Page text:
4
$\begingroup$

I have recently read "The music of the primes" by Marcus du Sautoy (see excerpt here >>>). There he writes:

"So how fair are the prime number dice? Mathematicians call a dice "fair" if the difference between the theoretical behaviour of the dice and the actual behaviour after $N$ tosses is within the region of the square root of $N$. The heights of Riemann's harmonics are given by the east-west coordinate of the corresponding point at sea-level. If the east-west coordinate is $c$ then the height of the wave grows like $N^c$. This means the contribution from this harmonic to the error between Gauss's guess and the real number of primes will be $N^c$. So if the Riemann Hypothesis is correct and $c$ is always $1/2$, the error will always be $N^{1/2}$ (which is just another way of writing the square root of $N$). If true, the Riemann Hypothesis means that Nature's prime number dice are fair, never straying more than the square root of $N$ from Gauss's theoretical prime number dice."

However, we know from Helge von Koch (1901)[2] that if the Rieman Hypothesis true, then: $$\pi(x)=Li(x)+\mathcal O(\sqrt x \log x)$$ where $\pi(x)$ prime counting function and $Li(x)$ according Gauss.

My question:

Is what Sautoy says correct? Is the error indeed $(\sqrt x \log x)$ or as Sautoy states $\sqrt x$? Or did I misunderstand something?

[2]: Von Koch, Helge (1901). "Sur la distribution des nombres premiers" (On the distribution of prime numbers). Acta Mathematica (in French). 24 (1): 159–182.

$\endgroup$
  • $\begingroup$ In fact, assuming RH the logarithmic density of $\pi(x)>Li(x) \approx 0.00000026$ so the periodic terms in Riemann's equation get as large $Li(\sqrt{x})$ the same small percentage of time. See projecteuclid.org/euclid.em/1048515870 This means the error term is usually $Li(\sqrt{x})$ 99.99+% of the time, where $Li(\sqrt{x}) \approx \frac{\sqrt{x}}{0.5x}$ $\endgroup$ – Sheldon L Aug 16 '16 at 18:09
  • $\begingroup$ Anyway, thanks for the question; I think the distribution of $\pi(x)$ is actually significantly tighter than a random drunk walk whose standard deviation is $O \sqrt{x}$, but I'm not sure how to formally state it in terms of probability and standard deviations. That also means the $\sqrt{x}\ln(\ln(\ln(x)))$ deviations must be extremely extremely rare; incomprehensibly rarer than the logarithmic density of $\pi(x)>Li(x)$. Perhaps I'll ask that question sometime.... $\endgroup$ – Sheldon L Aug 16 '16 at 18:32
5
$\begingroup$

The statement of du Sautoy is indeed slightly imprecise as the error term is known to be slightly worse than $O( \sqrt{x})$.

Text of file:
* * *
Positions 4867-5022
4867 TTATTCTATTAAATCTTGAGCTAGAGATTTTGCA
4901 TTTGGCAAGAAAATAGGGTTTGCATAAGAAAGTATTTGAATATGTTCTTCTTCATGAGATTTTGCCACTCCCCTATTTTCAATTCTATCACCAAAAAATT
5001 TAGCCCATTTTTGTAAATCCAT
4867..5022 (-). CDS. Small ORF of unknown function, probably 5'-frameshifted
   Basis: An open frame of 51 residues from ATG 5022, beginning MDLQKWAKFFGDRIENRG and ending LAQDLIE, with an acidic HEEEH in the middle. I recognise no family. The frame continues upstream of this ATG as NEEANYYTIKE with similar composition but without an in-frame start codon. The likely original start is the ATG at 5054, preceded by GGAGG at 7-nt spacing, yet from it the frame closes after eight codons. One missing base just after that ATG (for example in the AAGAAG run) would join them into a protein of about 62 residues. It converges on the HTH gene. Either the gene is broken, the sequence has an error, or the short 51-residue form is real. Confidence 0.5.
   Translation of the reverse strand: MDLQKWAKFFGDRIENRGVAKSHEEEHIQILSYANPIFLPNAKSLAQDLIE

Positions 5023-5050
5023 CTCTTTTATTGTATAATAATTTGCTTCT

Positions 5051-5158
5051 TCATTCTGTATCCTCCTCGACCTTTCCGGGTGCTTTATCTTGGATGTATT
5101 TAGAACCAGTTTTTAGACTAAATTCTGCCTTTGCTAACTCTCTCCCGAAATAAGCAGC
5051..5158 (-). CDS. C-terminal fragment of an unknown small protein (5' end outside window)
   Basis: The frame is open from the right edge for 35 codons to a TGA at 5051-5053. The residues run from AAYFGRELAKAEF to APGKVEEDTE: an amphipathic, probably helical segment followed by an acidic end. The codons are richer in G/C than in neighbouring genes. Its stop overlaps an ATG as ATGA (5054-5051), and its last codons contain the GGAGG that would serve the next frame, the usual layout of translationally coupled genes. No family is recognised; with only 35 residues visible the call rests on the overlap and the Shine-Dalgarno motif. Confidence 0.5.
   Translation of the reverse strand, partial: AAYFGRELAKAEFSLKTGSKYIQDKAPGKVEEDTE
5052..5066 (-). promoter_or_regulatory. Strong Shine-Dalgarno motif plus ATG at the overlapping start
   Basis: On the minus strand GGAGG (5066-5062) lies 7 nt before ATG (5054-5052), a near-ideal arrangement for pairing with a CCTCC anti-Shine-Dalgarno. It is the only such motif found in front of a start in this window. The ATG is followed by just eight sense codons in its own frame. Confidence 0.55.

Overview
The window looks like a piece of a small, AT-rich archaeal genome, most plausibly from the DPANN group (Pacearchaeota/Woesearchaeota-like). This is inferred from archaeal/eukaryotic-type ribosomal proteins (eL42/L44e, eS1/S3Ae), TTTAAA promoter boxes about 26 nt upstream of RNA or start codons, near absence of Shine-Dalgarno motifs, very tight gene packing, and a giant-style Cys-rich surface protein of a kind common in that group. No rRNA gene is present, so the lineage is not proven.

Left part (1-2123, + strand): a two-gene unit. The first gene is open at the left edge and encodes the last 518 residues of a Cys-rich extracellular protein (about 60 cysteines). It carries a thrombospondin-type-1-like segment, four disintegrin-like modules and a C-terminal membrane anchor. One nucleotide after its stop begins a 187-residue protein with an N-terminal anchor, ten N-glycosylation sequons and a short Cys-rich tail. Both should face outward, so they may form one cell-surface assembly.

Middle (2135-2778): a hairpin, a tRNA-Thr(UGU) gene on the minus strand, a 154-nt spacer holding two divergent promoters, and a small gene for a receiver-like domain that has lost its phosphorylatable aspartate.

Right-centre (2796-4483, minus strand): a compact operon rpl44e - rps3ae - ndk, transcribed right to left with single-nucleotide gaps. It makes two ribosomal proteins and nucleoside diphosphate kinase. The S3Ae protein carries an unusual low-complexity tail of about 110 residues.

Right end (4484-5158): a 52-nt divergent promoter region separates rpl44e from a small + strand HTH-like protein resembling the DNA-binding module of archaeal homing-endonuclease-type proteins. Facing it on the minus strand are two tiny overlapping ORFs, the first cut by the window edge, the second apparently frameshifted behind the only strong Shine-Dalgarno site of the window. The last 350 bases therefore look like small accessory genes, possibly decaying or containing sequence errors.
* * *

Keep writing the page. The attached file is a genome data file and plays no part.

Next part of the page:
But as you said, it is close to the truth, and the added complexity for a precise statement seems not worth it in that context.

To be clear it is known that (see below for details) $$\pi(x)-\operatorname{Li}(x) \ne O(\sqrt{x})$$

However, du Sautoy only gives a vague description of the situation, and one should not try to transcribe this literally and expect it to be true exactly. But the error-term is roughly $\sqrt{x}$, and to say this is the point of the description. (In fact, I believe, but would have to check to be sure, that also the deviations in a random walk given by a dice are not literally bounded by square-root.)

Note though that the result you recall does not prove that the claim is imprecise. There could be still better error-terms under RH, indeed there are better error-terms under RH, but they cannot be literally as good as du Sautoy says.

Let me add that the classical reference showing that the statement is imprecise is due to Littlewood ("Sur la distribution des nombres premiers." CRAS 1914), who show that the error term is $\Omega_{\pm}(\sqrt{x} \log \log \log x)$. That is there is a positive constant $c$ such that the error-term is larger than $c\sqrt{x} \log \log \log x$ for arbitrarily large $x$; and also a negative constant $c'$ such that it is smaller than $-c\sqrt{x} \log \log \log x$ for arbitrarily large $x$.

That is the error term oscillates and the amplitude is at least of order $\sqrt{x} \log \log \log x$.

$\endgroup$
  • $\begingroup$ Are homonyms contributions in Comptes Rendus by Littlewood and Van Koch in Acta Mathematica? Or are they different studies ?, Please. $\endgroup$ – Piquito Aug 16 '16 at 15:13
  • $\begingroup$ I am not sure I understand your question. But, yes, the titles are the same. Incidentally, von Koch even also has a "Sur la distribution des nombres premiers" in CRAS. (In 1900, likely an annoucenement of the Acta paper, but I did not look it up.) $\endgroup$ – quid Aug 16 '16 at 15:23
  • $\begingroup$ Yes, you have understood my uggly English. Thanks you. $\endgroup$ – Piquito Aug 16 '16 at 16:17

Your Answer

By clicking “Post Your Answer”, you agree to our terms of service, privacy policy and cookie policy

Not the answer you're looking for? Browse other questions tagged or ask your own question.